Mom poked her head shyly into my home office and asked, “Have you heard of Joyce Kilmer?” I had not. “Well, I thought you might like to make a post about him sometime.” As I listened to her story, I thought, Indeed, I would. She held up a piece choir music, Kilmer’s 1913 poem “Trees” set to song in 1922. In the late 1960s, Mom sang with a group of church ladies who called themselves the Singing Mothers (“a stupid name” Mom lamented) from congregations all over New Jersey. They rehearsed in the Piscataway church building, the Hightstown high school building, and elsewhere in northern and central Jersey. Mom sometimes dragged me and baby Megan along to rehearsals, though I was too young to remember. During one rehearsal, Megan had a slight fever, from a cold, and Mom had put a bottle of children’s aspirin in her purse. These were the days before Tylenol (acetaminophen) and Motrin (ibuprofen)—aspirin was the fever-reducing miracle medicine of the time—and before child-proof caps. The baby pawed through Mom’s purse, opened the aspirin bottle, and chewed up the whole bottleful of aspirin. Mom rushed Megan to the hospital where nurses pumped the baby’s stomach. On occasion, our Church held conferences in Manhattan, and for one conference the Singing Mothers were invited to sing. Mom hopped on the train to New York City and joined in the performance of Joyce Kilmer’s and Oscar Rasbach’s “Trees.” While some consider “Trees” overly sentimental, the poem became popular and beloved across America. An American poet, Joyce Kilmer earned a one-paragraph entry in World Book Encyclopedia (1990 ed.). New Brunswick, New Jersey, where Kilmer was born, and where Dad later worked for Johnson and Johnson for 30 years, boasts a Joyce Kilmer Avenue. Kilmer died in 1918 in France in The Great War, by a sniper’s bullet.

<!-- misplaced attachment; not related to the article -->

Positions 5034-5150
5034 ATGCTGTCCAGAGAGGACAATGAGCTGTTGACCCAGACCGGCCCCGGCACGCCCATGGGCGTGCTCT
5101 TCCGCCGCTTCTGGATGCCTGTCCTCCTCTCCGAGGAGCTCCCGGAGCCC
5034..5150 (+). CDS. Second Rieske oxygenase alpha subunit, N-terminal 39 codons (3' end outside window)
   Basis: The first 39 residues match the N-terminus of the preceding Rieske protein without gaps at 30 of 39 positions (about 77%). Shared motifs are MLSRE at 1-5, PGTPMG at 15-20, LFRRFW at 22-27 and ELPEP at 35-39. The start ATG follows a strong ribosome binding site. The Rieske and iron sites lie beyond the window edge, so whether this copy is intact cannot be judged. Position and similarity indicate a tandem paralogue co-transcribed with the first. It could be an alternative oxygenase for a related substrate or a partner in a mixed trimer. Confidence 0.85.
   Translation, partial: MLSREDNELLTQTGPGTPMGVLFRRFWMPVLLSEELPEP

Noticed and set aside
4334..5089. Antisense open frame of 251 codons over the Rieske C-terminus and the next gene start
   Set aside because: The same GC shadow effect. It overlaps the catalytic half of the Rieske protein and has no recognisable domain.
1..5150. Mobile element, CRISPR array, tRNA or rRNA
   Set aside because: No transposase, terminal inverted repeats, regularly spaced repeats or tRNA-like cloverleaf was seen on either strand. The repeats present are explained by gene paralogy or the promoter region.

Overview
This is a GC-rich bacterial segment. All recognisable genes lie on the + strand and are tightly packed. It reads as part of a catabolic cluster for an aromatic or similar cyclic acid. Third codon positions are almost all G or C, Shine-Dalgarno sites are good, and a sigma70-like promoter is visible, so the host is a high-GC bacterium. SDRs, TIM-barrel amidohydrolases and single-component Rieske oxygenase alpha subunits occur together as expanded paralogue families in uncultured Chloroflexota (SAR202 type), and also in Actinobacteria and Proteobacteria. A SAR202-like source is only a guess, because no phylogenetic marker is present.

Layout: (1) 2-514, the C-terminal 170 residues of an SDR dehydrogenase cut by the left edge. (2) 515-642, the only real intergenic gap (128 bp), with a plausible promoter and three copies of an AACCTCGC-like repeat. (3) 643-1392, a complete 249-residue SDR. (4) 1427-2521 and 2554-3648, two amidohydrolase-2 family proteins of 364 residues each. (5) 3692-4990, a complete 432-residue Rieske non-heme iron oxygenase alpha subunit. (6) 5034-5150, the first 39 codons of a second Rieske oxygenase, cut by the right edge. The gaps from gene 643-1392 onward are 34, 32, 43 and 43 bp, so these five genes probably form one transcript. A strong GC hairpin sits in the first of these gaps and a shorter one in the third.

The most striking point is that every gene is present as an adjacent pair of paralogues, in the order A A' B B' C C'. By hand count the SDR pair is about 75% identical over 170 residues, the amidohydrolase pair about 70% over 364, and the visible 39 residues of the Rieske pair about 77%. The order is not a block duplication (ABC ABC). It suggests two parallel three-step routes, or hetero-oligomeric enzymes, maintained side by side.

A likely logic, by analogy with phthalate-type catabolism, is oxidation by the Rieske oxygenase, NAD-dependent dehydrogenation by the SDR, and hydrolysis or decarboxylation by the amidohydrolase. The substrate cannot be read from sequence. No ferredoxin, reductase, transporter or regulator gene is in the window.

I think that I shall never see
A poem lovely as a tree.
A tree whose hungry mouth is prest
Against the earth’s sweet flowing breast;
A tree that looks at God all day,
And lifts her leafy arms to pray;
A tree that may in Summer wear
A nest of robins in her hair;
Upon whose bosom snow has lain;
Who intimately lives with rain.
Poems are made by fools like me,
But only God can make a tree.
(Images from Wikipedia and Rutgers University. Used pursuant to the Fair Use Doctrine.)